You may also like

problem icon

Area and Perimeter

What can you say about these shapes? This problem challenges you to create shapes with different areas and perimeters.

problem icon

Polygonals

Polygonal numbers are those that are arranged in shapes as they enlarge. Explore the polygonal numbers drawn here.

Journeys in Numberland

Stage: 2 Challenge Level: Challenge Level:1

Journeys in Numberland


Tom and Ben were in Numberland in the county of Addition.
They had a map which looked like this:
map

They were at point B and they began their journey with ten points.
For every square they walk to the right on the map, they add five.
For every square they walk to the left on the map, they take away five.
If they go North (up on the map), they added two for every square, and if they go South (down on the map), they take away two for each square.


First they made these journeys:
 map

The blue line shows Tom's journey and the green line shows Ben's.
How many points did they have each when they reached E?
Do you notice anything?

Here is a different grid for you to make up some journeys of your own, beginning at B and ending at E.
map
You can download and print off this sheet which has two copies of the grid map.
What do you notice about your different journeys?
Can you explain your observations?


After they had explored in the county of Addition in Numberland, Tom and Ben went on to the county of Multiply.
Here they had a new map which looked like this (here are two copies of the map):
map


They explored here too. Each time they started at B with $10$ points and made their way to E. Try lots of journeys yourself.

What do you notice about the journeys this time?
Can you explain why this happens?

Why do this problem?

This problem will give learners a chance to make predictions and generalisations. It also provides practice in simple addition and subtraction, and later in multiplication and division.  It draws out the inverse relationship between the pairs of operations but it also encourages children to think about the order of operations.
 
You will need copies of this sheet, and for the second part of the problem this sheet. Squared paper might also be useful.

Possible approach

You could start by showing the first part of the problem to the whole group and by explaining the setting for the problem. A small scale version could be drawn out on the playground or on the hall floor so that the game can be played practically. The first 'journeys' of both boys could be worked out at this stage.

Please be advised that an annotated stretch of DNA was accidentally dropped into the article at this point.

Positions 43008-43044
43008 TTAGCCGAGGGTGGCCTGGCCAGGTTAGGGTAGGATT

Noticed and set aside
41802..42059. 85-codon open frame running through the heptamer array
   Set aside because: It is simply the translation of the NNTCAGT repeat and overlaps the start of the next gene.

After this introduction, the group could work in pairs so that they are they are able to talk through their ideas with a partner, using copies of the first sheet. Encourage them to find interesting routes that use subtraction as well as addition. Routes can be drawn using different colours but pairs may well need more than one copy of the sheet.  Children may need to use jottings to keep track of their calculations and these could be done on paper or mini whiteboards, for example.
 
Before having a go at the second part of the problem (multiplication and division), encourage pairs to predict what they think might happen.   You may feel that calculators could be used for checking results at this stage.
 
At the end of the lesson, bring the whole group together again to discuss their findings. They could show their most interesting and/or longest routes. Were they surprised by the results? Why do they think this happened?  Although this task focuses only on numerical operations, the explanation of the results demands a very sound understanding of the number system.      

Key questions

Can you find a more interesting way to go that uses subtraction as well as addition?
Do you notice anything about those answers?
Can you find a more interesting way to go that uses division as well as multiplication?
Would it be a good idea to use a calculator to check those results?
Can you explain your findings?

Possible extension

You could ask learners to find routes which give the smallest or largest possible answer, staying within the grid.  Or they could find routes which involve exactly two subtractions, for example.  Alternatively, you could challenge some learners to create their own grid on which different routes between the same starting and end points produce different answers.  Why does their grid work?  (A combined add-subtract and multiply-divide grid leads to the need for brackets.)


Possible support

Some children might benefit from starting on the Stage 1 version of this problem: The Add and Take-away Path.